Empowering rural women to provide health services
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When natural calamities struck Maharashtra, Gujarat, Tamil Nadu and Bihar in 1994, it was women who stepped forward, remembers Prema Gopalan, 64.
“It was these four states that needed tremendous relief, aid and reconstruction. Women came forward to provide public roles in 1,200 villages,” says Gopalan.
That was the beginning of Swayam Shikshan Prayog (SSP), which Gopalan founded 19 years ago. Her organization aimed to empower women at the grassroots level with leadership and entrepreneurial skills “so that they can work towards creating a sustainable community”.
SSP won the mBillionth award in 2015 in the m-health category for Arogya Sakhi, a programme it launched in 2013 for the early detection and treatment of lifestyle diseases. It is one of several programmes undertaken by the organization to build social enterprises and livelihoods for women.
It was a chance observation that some of the loans it arranged for women were being used for medical purposes that made SSP turn to medical health as a focus area.
In partnership with financial institutions, the organization disburses loans to women to help them become entrepreneurs and stakeholders. The borrowers were also required to chip in with some capital.
“We noticed that a lot of the loans that were picked up for business functioning were actually used for payment of medical expenses and other health expenses. This is when we identified a gap. Also, women and girls have always been at the risk of diseases due to low nutrition and poor sanitation practices,” says Gopalan.
Door to door
Under the Arogya Sakhi programme, SSP selects and trains women who are landless, but have basic education, are interested in healthcare and community service and sport strong community links and an entrepreneurial mindset.
SSP, its technology partners and initial investors have together invested about Rs.60 lakh in the programme since October 2013. These women, called Arogya Sakhis, then go house to house in villages to provide information and basic health services to girls and women at an affordable price.
“These women conduct a series of preventive tests using mobile health devices, capture the data by using a tablet and upload the results on the cloud server developed by our technology partner,” says Gopalan.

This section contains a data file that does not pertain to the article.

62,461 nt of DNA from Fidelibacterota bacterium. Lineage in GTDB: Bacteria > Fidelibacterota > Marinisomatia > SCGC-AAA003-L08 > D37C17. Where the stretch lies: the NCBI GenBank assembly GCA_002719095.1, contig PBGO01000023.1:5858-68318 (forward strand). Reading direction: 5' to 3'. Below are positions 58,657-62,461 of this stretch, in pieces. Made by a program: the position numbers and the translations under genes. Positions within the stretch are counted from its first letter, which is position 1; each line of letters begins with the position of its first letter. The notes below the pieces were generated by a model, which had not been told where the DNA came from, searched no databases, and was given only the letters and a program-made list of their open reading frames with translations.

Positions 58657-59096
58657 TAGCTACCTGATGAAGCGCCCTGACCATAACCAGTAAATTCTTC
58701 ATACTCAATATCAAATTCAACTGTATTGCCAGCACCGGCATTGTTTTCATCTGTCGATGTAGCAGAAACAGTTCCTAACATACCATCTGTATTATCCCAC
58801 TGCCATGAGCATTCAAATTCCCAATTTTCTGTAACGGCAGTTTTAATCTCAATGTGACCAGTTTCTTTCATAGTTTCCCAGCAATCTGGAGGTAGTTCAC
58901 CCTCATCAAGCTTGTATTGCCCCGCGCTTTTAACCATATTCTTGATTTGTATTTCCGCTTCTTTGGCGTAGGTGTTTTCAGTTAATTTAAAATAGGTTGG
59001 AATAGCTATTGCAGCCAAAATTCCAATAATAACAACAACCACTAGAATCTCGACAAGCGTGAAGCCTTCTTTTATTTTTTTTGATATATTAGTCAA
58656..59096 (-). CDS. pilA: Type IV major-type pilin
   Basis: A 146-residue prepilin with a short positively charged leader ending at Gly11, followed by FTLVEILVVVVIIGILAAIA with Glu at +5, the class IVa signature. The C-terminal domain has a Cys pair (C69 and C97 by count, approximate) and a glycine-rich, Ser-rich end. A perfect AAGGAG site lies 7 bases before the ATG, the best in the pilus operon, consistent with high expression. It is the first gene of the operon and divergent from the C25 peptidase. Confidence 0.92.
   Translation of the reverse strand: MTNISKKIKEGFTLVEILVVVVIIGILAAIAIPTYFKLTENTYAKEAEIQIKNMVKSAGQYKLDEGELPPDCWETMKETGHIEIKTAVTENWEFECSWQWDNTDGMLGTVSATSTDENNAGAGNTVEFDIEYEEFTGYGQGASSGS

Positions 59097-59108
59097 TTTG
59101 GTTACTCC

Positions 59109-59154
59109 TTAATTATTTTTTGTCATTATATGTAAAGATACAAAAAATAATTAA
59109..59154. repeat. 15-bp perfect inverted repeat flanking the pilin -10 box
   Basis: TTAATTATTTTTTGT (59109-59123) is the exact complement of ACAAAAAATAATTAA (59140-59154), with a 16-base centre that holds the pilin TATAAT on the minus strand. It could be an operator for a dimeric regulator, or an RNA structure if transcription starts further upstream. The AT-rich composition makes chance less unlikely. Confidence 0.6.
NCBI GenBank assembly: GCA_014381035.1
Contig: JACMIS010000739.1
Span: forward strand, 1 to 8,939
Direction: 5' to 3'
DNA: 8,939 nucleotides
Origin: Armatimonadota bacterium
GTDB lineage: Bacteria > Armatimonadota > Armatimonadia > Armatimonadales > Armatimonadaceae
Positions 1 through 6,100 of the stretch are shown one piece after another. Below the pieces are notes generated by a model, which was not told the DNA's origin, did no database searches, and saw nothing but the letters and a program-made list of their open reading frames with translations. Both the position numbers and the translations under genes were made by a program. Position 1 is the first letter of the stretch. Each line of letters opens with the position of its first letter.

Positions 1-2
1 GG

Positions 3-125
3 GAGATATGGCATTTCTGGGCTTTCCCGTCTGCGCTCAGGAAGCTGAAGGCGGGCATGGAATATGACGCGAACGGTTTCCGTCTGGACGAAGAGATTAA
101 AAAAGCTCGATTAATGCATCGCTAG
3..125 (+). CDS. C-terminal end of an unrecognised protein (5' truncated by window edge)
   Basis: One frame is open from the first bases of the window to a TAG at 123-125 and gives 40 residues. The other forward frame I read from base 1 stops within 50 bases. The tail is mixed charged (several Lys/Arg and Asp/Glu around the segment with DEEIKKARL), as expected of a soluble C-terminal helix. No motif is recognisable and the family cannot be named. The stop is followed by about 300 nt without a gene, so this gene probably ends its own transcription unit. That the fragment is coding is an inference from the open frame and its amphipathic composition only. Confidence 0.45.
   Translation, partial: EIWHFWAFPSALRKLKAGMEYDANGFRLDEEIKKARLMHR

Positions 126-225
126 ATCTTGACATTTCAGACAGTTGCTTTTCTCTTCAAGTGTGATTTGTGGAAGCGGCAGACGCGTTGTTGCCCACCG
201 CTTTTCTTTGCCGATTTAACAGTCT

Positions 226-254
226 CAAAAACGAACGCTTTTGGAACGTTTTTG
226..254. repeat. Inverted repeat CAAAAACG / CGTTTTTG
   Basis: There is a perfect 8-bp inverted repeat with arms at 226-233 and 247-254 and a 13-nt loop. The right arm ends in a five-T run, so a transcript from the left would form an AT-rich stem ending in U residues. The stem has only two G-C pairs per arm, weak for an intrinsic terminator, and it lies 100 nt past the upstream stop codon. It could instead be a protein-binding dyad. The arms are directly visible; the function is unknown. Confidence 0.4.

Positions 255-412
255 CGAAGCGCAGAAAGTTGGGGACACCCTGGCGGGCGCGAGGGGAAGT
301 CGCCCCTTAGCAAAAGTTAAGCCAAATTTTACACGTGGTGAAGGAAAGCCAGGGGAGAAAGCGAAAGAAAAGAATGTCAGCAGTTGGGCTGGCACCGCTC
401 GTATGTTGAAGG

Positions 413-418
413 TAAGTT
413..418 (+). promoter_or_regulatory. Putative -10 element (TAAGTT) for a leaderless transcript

The data is then shared with a doctor, who analyses it and makes prescriptions over the cloud.
The Sakhis then convey the information and the precautions to be taken to the patient. If required, they are referred for treatment at hospitals or with doctors partnered with SSP.
“Patients referred to our partner hospitals get 20% discount on various diagnosis and health services,” says Gopalan. “Anaemia is something which is very common in rural women. The medical kits provided to Sakhis allow them to conduct tests for blood pressure, sugar and haemoglobin, besides respiratory diseases.”
Pune-based Sofomo Embedded Solutions Pvt. Ltd provides SSP with its software solutions. The health kit provided to Sakhis includes a tablet computer with software, dental screening equipment, peak flow meter, glucometer, etc.
“We haven’t started using the ECG service that Sofomo provides as yet; it has as it has other technical requirements,” says Gopalan.
Besides basic check-ups and information, the programme provides the Sakhis with other channels of revenue, which include organizing health camps. Since many villages have scarce medical facilities, the Sakhis are also trained to provide medical help related to minor burns, cuts, joint pains and other ailments, for which they charge nominal rates.
Since the inception of the programme, 53 villages across Maharashtra have access to 19 rural women as Arogya Sakhis. These women have reached out to more than 15,000 community members. It aims to reach out to 600,000 people through a network of 100 Sakhis by 2017.
Mint has a strategic partnership with Digital Empowerment Foundation, which hosts the mBillionth and Manthan awards.